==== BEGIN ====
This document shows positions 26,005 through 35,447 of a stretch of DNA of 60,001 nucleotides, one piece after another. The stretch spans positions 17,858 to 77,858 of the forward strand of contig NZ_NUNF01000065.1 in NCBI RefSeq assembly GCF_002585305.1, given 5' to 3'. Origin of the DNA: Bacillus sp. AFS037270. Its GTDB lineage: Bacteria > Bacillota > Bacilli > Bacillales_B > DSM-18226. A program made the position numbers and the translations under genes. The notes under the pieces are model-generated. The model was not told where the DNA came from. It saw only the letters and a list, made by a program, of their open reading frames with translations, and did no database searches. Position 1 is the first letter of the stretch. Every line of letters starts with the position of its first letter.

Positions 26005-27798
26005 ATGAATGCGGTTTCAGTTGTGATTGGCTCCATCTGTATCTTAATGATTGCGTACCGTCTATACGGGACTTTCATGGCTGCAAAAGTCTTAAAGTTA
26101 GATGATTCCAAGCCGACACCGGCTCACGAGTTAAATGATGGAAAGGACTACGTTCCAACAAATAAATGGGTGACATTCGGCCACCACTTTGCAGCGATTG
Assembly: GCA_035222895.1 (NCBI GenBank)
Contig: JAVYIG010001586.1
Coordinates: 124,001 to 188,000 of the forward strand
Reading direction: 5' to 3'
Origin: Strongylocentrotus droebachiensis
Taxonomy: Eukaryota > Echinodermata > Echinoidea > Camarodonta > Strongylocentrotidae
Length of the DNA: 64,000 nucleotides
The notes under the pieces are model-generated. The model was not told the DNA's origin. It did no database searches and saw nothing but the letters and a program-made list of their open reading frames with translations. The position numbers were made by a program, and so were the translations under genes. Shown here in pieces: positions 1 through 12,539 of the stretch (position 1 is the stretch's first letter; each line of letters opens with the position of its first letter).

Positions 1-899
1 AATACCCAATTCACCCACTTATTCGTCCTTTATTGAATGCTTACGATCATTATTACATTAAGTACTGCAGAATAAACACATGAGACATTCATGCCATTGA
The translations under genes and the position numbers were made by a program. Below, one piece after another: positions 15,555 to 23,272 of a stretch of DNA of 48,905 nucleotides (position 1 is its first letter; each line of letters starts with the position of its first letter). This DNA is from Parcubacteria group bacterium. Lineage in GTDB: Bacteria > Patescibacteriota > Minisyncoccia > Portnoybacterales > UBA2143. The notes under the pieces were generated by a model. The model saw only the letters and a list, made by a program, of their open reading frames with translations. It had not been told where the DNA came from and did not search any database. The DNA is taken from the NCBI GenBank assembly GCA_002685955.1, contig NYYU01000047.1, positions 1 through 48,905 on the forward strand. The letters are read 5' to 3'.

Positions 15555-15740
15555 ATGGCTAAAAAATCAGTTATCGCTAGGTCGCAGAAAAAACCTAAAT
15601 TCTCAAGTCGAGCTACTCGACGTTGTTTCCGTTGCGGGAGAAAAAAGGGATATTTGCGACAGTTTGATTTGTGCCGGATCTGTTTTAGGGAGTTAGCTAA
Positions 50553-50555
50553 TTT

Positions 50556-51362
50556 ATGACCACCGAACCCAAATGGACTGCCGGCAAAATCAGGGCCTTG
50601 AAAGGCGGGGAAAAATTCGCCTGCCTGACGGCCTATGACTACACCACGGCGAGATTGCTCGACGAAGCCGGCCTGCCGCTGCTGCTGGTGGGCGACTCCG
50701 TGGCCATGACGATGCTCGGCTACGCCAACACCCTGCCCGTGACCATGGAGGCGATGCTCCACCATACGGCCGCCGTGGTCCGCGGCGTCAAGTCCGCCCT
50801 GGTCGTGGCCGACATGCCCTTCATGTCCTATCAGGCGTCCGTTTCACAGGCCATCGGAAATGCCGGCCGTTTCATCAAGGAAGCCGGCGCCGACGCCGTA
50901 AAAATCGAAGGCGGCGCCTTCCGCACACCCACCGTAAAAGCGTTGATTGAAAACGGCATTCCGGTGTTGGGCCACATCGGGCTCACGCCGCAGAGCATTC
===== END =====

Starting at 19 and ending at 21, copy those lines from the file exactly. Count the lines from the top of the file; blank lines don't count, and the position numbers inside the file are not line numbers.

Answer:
Positions 50553-50555
50553 TTT

Positions 50556-51362